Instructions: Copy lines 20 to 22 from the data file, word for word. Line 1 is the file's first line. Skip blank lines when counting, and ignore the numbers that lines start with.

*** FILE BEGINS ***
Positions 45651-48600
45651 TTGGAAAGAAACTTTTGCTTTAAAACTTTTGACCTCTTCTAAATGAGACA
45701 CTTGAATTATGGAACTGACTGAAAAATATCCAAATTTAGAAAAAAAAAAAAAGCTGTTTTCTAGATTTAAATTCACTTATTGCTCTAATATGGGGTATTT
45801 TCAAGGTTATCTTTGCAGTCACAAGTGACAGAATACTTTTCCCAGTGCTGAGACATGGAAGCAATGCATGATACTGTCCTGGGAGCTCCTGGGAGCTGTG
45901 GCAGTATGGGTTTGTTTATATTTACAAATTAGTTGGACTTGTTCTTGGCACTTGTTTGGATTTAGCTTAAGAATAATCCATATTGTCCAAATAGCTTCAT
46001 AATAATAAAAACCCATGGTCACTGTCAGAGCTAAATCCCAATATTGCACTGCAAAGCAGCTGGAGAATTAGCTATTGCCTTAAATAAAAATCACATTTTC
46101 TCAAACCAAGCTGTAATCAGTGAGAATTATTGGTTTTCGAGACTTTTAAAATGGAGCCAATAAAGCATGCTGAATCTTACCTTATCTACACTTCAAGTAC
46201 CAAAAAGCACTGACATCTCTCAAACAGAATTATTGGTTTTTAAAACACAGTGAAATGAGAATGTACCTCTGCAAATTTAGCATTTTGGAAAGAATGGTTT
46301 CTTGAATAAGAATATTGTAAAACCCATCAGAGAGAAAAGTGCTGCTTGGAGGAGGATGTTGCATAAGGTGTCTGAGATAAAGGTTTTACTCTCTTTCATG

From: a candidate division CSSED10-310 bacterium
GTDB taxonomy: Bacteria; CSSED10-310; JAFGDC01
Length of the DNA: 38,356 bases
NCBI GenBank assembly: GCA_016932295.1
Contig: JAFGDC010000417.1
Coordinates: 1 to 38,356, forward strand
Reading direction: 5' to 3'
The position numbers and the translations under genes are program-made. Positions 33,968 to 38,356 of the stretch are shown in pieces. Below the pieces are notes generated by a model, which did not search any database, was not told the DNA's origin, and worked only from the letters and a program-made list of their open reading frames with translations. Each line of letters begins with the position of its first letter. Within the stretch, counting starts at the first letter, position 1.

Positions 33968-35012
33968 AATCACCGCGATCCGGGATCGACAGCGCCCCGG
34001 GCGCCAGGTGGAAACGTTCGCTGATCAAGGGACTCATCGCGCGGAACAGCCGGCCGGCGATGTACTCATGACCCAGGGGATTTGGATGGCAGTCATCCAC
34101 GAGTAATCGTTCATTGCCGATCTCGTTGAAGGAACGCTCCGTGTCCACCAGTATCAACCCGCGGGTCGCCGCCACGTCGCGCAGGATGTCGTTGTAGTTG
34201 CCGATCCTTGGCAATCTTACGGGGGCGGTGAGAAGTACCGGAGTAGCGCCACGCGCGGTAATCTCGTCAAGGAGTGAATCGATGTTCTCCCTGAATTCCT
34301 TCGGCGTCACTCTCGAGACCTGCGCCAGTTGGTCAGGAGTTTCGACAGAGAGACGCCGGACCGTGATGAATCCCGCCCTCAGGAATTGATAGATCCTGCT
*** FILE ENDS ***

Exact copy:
34001 GCGCCAGGTGGAAACGTTCGCTGATCAAGGGACTCATCGCGCGGAACAGCCGGCCGGCGATGTACTCATGACCCAGGGGATTTGGATGGCAGTCATCCAC
34101 GAGTAATCGTTCATTGCCGATCTCGTTGAAGGAACGCTCCGTGTCCACCAGTATCAACCCGCGGGTCGCCGCCACGTCGCGCAGGATGTCGTTGTAGTTG
34201 CCGATCCTTGGCAATCTTACGGGGGCGGTGAGAAGTACCGGAGTAGCGCCACGCGCGGTAATCTCGTCAAGGAGTGAATCGATGTTCTCCCTGAATTCCT